If Pulled Over, Do Not Make a Statement that Could Later be Used Against You

While a driver should completely and respectfully answer the officer’s questions, a driver should not volunteer incriminating information. Officers usually write down any statement made by the driver which demonstrates that a traffic law was broken. A person’s own statement against his or her interest is generally admissible. See Kentucky Rules of Evidence 801A(b). Should the case go to trial, the officer’s notations may be used as a “recorded recollection” that will usually be admissible in court. See Kentucky Rules of Evidence 803(5)and 612. The driver’s own statements are usually the best evidence of guilt at trial because, considering how many traffic stops they make, officers often forget the circumstances surrounding individual tickets.

It is sometimes difficult to determine what information may be incriminating. The vast majority of traffic offenses are strict liability offenses, meaning that the driver may be guilty even if he or she did not know the law. Thus, it is best to avoid offering any statement or confirming or denying an officer’s statement to prevent unknowingly volunteering incriminating details.

It is important to note that an officer may become annoyed if a driver is dishonest or acts oblivious to the reasons for the traffic stop. Officers have a great deal of discretion, and an annoyed officer may be more likely to issue a ticket instead of a warning. For instance, a driver who claims surprise after clearly driving through a stop sign may get on the officer’s bad side. Consequently, while a driver should avoid volunteering incriminating statements, he or she should seek to remain credible with the officer.

Officers commonly ask, “Do you know why I pulled you over?” A driver avoids self-incrimination and retains credibility by simply responding, “No I do not.” A driver should otherwise avoid confirming an officer’s leading questions by responding with “okay” or “I see.”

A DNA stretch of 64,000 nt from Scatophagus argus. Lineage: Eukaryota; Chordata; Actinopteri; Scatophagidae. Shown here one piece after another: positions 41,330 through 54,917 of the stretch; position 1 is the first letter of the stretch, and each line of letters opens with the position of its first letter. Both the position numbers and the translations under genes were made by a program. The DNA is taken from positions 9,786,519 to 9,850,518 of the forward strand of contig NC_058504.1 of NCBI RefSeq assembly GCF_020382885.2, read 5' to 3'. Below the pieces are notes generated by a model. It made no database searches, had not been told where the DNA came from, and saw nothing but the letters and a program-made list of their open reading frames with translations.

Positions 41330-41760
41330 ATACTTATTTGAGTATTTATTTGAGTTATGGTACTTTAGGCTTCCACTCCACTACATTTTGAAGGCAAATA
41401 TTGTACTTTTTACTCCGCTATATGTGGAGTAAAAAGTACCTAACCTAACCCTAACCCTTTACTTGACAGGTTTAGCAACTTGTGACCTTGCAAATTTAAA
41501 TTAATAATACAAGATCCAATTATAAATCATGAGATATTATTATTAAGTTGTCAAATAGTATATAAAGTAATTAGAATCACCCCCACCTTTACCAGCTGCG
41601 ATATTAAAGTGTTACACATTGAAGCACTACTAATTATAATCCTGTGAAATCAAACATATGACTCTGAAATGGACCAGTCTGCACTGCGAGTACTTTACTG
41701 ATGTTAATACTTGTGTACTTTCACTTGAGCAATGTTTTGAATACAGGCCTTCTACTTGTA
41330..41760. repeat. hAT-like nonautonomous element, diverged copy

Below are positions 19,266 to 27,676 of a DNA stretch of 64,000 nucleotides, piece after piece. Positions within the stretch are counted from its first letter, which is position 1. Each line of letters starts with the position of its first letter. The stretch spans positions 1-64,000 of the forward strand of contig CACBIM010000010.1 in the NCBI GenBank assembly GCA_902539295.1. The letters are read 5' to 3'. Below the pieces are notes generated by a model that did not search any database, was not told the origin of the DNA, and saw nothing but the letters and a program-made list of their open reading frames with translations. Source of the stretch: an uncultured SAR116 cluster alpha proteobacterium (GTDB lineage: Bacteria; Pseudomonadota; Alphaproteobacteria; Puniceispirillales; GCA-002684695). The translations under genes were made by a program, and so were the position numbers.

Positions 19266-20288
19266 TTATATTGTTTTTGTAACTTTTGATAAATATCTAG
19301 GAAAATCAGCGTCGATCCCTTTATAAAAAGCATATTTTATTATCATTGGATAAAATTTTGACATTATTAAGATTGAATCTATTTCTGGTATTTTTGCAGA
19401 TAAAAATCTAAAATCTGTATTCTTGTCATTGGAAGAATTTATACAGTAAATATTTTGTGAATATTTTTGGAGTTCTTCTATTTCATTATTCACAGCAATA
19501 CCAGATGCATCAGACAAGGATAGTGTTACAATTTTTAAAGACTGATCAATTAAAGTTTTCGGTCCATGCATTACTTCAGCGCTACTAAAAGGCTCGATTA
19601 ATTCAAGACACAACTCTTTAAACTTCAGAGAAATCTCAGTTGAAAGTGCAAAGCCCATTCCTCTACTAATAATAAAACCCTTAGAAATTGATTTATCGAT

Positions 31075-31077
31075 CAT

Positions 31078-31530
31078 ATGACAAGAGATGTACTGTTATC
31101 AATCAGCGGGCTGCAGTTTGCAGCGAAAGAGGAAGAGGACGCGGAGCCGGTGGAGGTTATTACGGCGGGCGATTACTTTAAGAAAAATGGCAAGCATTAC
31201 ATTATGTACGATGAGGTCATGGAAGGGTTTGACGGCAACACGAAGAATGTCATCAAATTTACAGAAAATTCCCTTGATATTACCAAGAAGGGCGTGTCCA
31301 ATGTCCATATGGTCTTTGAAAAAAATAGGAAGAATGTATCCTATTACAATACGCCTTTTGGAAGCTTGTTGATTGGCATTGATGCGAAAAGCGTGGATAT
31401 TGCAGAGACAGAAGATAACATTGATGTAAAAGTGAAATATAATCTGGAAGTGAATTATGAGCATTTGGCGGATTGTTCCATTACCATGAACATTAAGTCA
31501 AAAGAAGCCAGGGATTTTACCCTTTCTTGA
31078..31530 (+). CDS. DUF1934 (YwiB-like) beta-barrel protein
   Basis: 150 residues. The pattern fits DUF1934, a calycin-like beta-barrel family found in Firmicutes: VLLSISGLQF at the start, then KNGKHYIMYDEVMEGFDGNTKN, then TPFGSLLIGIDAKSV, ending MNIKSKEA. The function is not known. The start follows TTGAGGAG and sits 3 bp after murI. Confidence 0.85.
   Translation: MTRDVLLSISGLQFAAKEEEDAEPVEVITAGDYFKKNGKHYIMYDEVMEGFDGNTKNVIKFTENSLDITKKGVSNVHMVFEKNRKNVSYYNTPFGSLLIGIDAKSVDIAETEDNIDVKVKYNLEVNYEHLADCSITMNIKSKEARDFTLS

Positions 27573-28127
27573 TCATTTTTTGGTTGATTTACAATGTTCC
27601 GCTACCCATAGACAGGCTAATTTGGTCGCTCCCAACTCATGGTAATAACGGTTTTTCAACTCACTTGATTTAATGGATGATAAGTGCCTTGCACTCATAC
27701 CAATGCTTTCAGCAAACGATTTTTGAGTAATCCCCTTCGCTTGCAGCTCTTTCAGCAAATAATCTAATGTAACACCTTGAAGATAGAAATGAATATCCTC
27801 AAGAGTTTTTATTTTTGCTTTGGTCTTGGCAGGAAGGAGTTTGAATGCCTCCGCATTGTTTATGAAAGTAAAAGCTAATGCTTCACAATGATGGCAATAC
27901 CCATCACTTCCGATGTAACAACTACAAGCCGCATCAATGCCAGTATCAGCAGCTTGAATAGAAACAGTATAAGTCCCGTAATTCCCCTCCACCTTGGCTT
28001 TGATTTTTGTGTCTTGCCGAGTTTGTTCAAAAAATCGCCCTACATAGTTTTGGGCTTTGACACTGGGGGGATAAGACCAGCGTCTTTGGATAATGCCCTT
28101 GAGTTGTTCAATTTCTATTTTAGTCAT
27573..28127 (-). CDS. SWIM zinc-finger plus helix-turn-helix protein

If Issued a Ticket, Immediately Prepare to Contest the Ticket

All elements of each traffic offense must be proven for there to be a finding of guilt. The officer will note what he observed the driver doing and other information about the circumstances of the traffic stop on the ticket. Depending on the nature of the offense, a driver may make certain observations at the scene of the incident or extract certain information from the officer that will be relevant if the ticket is later contested.

After being pulled over, a driver should observe the surroundings and try to remember as many details as possible. Such details may be preserved by a written memo or diagram made shortly after the stop. Generally relevant details include the traffic conditions, road conditions, weather and visibility, etc. Relevant details for speeding include the officer’s position when the driver’s speed was measured, whether the speed limit sign was obscured, whether there were other cards driving even faster, etc. Of key importance are the reasons why the driver was driving as observed. For instance:

  1. The driver was speeding temporarily to pass a truck with a loosely-attached trailer.
  2. The driver had to swerve to avoid hitting an animal in the road.
  3. The driver was in the middle of the road when the light turned yellow and had to complete a left turn after the light turned red.

A driver may also benefit from finding out the officer’s basis for the stop. If it was for speeding, it often helps to know how the speed was measured. If by radar, the driver may ask to see the radar gun reading and even the calibration log during the stop. By asking questions, the driver may elicit information from the officer that does not match up with the offense(s) charged. The driver may use a cell phone to record the officer’s statements. In Kentucky, a person may record a conversation to which he or she is party. This does not constitute the crime of “eavesdropping” which involves intentionally using any device to record the oral communication of others without the consent of at least one party thereto. See KRS 526.010 and KRS 526.020.